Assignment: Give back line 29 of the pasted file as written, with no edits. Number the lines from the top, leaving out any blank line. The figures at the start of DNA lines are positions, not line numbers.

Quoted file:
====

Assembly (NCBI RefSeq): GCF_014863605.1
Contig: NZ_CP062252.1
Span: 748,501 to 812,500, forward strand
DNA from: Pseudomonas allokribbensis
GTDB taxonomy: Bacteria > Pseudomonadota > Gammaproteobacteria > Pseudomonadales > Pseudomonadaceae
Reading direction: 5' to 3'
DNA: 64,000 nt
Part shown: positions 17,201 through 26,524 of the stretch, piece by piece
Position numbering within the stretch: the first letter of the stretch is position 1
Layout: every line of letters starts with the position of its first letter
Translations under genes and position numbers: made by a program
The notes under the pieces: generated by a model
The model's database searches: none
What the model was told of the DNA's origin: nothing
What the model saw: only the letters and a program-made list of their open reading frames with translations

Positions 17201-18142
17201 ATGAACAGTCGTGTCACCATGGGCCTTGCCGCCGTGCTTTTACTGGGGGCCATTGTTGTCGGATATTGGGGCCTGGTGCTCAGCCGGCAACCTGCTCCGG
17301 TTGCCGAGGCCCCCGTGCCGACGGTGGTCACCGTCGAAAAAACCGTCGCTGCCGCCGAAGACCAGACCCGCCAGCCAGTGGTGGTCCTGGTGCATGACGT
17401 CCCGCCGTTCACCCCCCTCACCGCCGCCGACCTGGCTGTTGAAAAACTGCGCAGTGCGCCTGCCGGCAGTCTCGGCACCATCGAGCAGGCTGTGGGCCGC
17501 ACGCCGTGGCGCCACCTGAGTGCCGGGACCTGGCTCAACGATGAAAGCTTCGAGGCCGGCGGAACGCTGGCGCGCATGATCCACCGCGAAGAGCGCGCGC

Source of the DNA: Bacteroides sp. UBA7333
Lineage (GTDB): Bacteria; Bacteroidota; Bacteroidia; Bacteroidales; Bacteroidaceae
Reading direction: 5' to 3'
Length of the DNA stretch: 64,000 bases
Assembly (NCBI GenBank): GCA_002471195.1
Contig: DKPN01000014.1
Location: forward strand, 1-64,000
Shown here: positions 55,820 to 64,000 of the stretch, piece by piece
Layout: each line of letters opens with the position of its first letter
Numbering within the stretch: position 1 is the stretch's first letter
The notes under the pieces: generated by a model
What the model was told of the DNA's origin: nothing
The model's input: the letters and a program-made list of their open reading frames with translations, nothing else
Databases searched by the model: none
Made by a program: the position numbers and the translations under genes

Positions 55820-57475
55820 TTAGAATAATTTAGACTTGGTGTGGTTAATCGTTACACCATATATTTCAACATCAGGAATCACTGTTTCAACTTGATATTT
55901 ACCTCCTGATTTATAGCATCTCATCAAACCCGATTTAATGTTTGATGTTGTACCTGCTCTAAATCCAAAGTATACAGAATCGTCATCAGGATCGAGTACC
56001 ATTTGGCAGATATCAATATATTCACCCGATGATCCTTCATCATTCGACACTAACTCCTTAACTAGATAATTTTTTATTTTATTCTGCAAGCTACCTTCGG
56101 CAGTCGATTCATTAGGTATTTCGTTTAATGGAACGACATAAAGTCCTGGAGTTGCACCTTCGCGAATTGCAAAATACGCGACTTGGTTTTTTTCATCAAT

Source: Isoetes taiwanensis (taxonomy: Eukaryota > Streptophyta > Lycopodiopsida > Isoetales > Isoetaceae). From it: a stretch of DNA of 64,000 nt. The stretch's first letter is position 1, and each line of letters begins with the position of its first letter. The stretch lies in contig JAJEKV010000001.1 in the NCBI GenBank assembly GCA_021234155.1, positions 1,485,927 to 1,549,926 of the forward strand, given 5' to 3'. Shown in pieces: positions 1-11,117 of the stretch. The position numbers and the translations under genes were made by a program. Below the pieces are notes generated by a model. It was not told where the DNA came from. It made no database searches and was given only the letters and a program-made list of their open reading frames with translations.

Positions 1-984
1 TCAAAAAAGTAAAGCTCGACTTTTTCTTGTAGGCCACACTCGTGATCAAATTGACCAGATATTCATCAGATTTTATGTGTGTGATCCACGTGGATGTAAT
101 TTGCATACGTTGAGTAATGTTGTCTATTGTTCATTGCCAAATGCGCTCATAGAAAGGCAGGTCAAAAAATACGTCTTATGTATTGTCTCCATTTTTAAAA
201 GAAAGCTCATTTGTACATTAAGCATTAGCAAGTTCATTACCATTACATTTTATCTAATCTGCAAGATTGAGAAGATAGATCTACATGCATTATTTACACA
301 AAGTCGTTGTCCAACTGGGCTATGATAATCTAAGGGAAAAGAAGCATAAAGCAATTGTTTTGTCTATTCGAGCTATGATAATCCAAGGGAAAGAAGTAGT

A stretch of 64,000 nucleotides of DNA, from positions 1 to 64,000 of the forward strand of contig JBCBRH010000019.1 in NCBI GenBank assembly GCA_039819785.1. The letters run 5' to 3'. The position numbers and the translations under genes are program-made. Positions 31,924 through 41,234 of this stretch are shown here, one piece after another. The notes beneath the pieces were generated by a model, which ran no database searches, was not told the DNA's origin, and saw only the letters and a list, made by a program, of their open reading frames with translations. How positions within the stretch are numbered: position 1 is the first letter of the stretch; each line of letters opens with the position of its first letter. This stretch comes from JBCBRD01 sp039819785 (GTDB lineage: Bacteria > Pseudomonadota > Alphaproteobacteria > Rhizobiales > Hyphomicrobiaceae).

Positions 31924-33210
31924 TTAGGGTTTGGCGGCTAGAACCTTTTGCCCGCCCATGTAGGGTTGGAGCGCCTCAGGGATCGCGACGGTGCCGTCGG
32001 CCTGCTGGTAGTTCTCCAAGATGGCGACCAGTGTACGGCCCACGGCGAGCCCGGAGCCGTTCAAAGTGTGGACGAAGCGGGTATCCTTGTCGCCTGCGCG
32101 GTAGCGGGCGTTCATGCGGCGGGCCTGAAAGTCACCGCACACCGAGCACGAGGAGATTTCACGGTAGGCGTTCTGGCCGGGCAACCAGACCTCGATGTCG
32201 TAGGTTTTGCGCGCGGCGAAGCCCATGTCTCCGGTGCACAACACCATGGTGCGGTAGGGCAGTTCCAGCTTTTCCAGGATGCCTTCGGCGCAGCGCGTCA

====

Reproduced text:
Layout: each line of letters opens with the position of its first letter